Thursday, March 16, 2017


Today we arrived in Berlin after taking a two hour train ride through the rural Saxony and Brandenburg countryside. We met with the German Academic Exchange Service and UBA (German equivalent of the EPA).
Today we arrived in Berlin after taking a two hour train ride through the rural Saxony and Brandenburg countryside. Our hotel is in the western part of Berlin and near the Tiergarten (comparable to New York’s Central Park). Berlin has a very large train system that includes a city metro and commuter trains but called the U-Bahn or S-Bahn. After settling into the hotel we took the train to meet with the DAAD, the Deutscher Akademischer Austauschdienst, or in English the German Academic Exchange Service, which is located in Berlin’s Gendarmenmarkt square.

We met with two DAAD representatives to hear about study abroad, research, and internship opportunities in Germany. Germany is the third largest host for international students and offers scholarships to allow more students to be able to study abroad. We learned that programs can take place ant time from undergrad to postdoctoral research.

Next, a representative from the Umwelt Bundesamt (UBA), or German environmental protection agency talked to us about how it is tasked with implementing and enforcing environment protection regulations. The discussion focused on nanotechnology and its consequences for the environment. While nanotechnology promises to conserve raw materials and reduce volumes of harmful byproducts, the surface chemistry and chemical structure of nano materials can make them quite harmful if inhaled. With 90% of nano materials remaining in sewage sludge after wastewater treatment, nano materials can be easily introduced to the environment, where lung, renal, and liver damage has been documented through mouse toxicology studies. While the UBA recommends a federal database for nano materials, the representative concedes that when implementing new regulations "You have to negotiate and convince [companies] that it's important to have this regulatory system".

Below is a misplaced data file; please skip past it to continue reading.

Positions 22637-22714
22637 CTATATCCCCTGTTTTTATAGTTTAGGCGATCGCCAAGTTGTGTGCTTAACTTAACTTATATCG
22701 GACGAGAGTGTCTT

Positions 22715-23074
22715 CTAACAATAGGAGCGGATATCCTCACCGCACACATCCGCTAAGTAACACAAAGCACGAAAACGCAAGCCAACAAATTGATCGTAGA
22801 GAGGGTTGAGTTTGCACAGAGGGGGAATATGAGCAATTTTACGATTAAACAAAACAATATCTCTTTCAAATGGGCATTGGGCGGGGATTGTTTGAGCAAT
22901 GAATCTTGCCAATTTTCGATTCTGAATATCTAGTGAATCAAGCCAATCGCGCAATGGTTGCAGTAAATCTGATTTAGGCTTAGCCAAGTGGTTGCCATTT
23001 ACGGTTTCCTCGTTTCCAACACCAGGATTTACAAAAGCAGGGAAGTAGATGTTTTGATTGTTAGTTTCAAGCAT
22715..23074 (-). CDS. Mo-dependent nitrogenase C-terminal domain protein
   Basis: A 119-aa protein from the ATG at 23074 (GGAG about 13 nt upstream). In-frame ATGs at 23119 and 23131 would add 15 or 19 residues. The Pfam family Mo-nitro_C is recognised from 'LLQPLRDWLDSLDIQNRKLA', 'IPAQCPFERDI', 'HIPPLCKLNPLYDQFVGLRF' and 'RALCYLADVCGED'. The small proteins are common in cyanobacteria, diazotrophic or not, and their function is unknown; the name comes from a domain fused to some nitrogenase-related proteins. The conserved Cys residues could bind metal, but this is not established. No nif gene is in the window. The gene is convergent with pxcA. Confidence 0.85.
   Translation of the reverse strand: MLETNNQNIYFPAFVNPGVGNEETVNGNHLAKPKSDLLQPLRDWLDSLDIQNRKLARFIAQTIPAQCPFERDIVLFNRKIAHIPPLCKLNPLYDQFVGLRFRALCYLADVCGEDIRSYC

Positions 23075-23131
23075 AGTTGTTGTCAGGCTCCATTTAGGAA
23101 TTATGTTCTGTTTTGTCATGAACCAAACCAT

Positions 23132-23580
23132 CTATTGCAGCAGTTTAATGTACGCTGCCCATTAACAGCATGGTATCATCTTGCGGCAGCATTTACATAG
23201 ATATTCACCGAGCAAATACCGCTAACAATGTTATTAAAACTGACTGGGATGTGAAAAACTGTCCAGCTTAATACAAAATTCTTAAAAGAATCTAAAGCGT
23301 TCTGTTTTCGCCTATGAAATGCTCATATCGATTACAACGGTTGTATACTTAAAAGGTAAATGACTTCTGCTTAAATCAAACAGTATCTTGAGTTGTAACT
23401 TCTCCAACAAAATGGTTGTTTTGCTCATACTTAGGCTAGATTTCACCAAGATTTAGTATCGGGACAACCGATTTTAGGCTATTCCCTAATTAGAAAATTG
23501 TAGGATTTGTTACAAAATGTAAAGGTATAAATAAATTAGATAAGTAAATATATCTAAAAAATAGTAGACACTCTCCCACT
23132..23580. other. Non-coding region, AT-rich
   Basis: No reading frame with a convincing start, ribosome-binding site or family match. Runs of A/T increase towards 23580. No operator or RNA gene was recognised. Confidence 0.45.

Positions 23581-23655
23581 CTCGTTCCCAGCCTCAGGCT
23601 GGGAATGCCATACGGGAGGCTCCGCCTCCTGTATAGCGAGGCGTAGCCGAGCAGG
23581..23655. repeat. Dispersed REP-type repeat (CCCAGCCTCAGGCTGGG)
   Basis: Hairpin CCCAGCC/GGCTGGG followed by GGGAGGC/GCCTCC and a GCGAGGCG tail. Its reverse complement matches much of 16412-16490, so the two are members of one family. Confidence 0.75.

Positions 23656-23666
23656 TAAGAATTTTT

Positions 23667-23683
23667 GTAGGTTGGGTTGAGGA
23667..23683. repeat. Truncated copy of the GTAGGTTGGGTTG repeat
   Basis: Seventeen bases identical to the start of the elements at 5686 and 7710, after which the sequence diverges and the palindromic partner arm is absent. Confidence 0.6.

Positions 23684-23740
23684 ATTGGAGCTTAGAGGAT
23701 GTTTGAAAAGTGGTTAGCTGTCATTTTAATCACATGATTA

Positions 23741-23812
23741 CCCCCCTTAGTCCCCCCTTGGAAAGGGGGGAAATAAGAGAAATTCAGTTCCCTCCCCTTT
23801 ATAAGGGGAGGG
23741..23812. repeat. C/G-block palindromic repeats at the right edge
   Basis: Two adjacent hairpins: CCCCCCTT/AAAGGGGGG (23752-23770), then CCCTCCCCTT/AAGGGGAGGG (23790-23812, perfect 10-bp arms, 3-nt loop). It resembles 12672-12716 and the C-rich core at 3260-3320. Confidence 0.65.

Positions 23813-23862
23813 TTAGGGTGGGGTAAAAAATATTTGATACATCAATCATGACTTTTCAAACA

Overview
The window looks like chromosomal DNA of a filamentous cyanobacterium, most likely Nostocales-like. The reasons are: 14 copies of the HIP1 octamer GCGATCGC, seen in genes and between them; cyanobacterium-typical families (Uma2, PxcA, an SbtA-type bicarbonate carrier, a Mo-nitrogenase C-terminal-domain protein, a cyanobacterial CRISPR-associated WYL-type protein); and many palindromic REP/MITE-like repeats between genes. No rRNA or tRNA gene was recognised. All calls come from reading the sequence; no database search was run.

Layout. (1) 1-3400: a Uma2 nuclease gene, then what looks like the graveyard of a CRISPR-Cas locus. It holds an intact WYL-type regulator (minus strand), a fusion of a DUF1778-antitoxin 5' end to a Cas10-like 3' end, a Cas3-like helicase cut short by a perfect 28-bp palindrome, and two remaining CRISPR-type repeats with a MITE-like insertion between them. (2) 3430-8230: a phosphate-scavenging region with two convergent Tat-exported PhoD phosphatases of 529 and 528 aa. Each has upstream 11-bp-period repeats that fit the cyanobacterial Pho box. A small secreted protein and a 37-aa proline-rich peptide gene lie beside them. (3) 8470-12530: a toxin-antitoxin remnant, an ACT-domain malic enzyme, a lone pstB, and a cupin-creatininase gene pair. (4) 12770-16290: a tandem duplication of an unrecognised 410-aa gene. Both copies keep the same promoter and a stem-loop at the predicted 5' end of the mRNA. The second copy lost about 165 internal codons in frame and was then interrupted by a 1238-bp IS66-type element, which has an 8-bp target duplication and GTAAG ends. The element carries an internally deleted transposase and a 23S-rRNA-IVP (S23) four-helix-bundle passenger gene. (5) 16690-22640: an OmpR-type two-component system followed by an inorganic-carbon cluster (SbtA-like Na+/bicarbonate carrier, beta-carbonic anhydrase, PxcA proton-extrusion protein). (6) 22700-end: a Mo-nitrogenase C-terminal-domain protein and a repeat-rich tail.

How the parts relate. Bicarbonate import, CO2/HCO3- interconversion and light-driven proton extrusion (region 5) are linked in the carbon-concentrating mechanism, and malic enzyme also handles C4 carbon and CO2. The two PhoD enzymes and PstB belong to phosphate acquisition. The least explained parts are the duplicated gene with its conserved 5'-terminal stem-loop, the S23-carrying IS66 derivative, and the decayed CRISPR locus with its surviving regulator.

For the evening free time, students broke off into two groups and took in the sites and ate dinner. Outside of the Mongolia building was a Mongolian themed Berliner-Bear statue. The bear is the symbol of Berlin and different themed Berliner-Bear statues are all over the city.